An app too far?
It is now easier than ever to pick up an Apple product -- you don't even need a salesperson or a cash register!
Tess Vigeland: Technology has made it incredibly easy for us to buy stuff. We have credit cards. We have bar codes.
We have online shopping -- just click the mouse and poof! Your merchandise is on its way. But retailers are always looking for ways to make it even easier to part you from your money.
Commentator Lore Sjoberg fears for all of us as that happens.
Lore Sjoberg: Apple has a new use for your exquisitely engineered handheld status symbol: You go into an Apple Store. Pull up the Apple Store app on your iPhone. Scan the bar code for any item that kidnaps your fancy and then you pick up the item and walk out. You have just purchased that item.
This is dangerous.
I, personally, am not great with money. The more speed bumps there are between me and a completely unnecessary purchase, the better. And let's be honest, nothing in an Apple Store is within 50 miles of necessary. If civilization collapsed, the Apple Store would make The Sharper Image look like an army surplus outlet.
And civilization will collapse, because I am not alone in my financial negligence. And I have even less credit card debt than the average American. My purchasing decision-making may be abysmal, but at least I'm not buying my kids $200 sneakers. Then again, I don't have kids, another canny financial decision.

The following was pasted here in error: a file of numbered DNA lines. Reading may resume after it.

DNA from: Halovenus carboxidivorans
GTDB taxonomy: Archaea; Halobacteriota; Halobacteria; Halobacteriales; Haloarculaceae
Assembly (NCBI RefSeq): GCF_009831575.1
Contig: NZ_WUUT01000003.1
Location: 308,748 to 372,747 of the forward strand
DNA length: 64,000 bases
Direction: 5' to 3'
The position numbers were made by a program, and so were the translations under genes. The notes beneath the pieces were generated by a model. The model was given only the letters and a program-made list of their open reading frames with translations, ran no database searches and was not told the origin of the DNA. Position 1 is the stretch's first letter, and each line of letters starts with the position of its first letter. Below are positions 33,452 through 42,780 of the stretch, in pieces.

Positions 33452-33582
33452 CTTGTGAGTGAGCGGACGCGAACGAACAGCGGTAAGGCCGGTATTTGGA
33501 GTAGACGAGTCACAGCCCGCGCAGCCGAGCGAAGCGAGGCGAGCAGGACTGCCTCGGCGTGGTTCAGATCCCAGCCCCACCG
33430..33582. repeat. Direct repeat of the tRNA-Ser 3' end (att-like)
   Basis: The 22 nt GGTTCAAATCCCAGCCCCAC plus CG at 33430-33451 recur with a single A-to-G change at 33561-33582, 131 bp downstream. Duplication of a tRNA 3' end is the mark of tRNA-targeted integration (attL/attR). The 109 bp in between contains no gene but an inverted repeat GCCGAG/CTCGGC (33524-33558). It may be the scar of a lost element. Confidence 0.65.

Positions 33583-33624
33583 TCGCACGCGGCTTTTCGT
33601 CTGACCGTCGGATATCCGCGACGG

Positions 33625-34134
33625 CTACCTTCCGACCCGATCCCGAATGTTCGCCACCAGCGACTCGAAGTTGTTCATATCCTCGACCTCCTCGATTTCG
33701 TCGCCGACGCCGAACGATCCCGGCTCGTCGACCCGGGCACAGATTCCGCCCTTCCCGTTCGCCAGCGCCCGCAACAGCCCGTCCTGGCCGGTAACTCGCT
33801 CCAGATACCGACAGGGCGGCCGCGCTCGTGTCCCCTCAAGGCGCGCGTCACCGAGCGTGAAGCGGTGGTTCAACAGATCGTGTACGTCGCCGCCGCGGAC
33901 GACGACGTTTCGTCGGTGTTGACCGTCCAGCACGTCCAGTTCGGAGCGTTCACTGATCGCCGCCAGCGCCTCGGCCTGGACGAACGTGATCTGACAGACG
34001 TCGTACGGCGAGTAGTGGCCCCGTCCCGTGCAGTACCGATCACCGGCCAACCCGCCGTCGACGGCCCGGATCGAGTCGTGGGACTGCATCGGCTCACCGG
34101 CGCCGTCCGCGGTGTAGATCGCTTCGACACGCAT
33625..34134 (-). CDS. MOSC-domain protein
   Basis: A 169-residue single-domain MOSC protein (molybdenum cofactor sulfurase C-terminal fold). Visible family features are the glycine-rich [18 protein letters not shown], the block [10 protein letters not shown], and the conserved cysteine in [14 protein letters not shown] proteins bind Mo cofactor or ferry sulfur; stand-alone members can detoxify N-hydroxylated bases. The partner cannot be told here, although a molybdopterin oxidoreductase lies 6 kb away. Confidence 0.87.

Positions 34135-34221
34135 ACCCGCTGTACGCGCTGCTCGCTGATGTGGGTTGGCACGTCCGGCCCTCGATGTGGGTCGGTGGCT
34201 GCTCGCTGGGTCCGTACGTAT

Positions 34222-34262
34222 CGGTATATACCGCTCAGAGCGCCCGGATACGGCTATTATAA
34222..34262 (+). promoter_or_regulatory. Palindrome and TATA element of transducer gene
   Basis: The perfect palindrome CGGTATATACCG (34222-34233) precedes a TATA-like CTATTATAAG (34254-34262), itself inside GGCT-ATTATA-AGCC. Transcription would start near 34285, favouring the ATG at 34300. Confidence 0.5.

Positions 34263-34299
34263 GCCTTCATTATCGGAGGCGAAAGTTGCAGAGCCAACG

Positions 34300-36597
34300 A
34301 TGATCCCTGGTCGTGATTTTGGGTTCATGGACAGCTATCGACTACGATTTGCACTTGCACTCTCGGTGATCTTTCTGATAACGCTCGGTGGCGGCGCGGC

But this isn't about me. This is about the fact that being able to buy something by taking a picture of it is going to break the back of the American will to thrift.
We're hitting a new apex of ephemerality in our currency. No longer do we have to hand over goats, gold, paper bills or even a credit card with a picture of our family on it in order to get our "Beats By Dr. Dre" headphones. We just have to snap a picture of a bar code. It's like the old superstition about cameras, except that it's the taker and not the subject of these photos that takes a hit in the soul department.
Mark my words. In fact, memorize my words, because when the coasts are in flames, you're not going to be able to Google me. This is the beginning of the end. A new age of ignorance and suffering awaits us all, and our lovely glowing devices will mock us darkly as they pile up in useless monuments to folly and denial.
I'd go into more detail, but I have to go see if my local Apple Store has the new iPad in stock.
Vigeland: Lore Sjoberg is a columnist for Wired.com.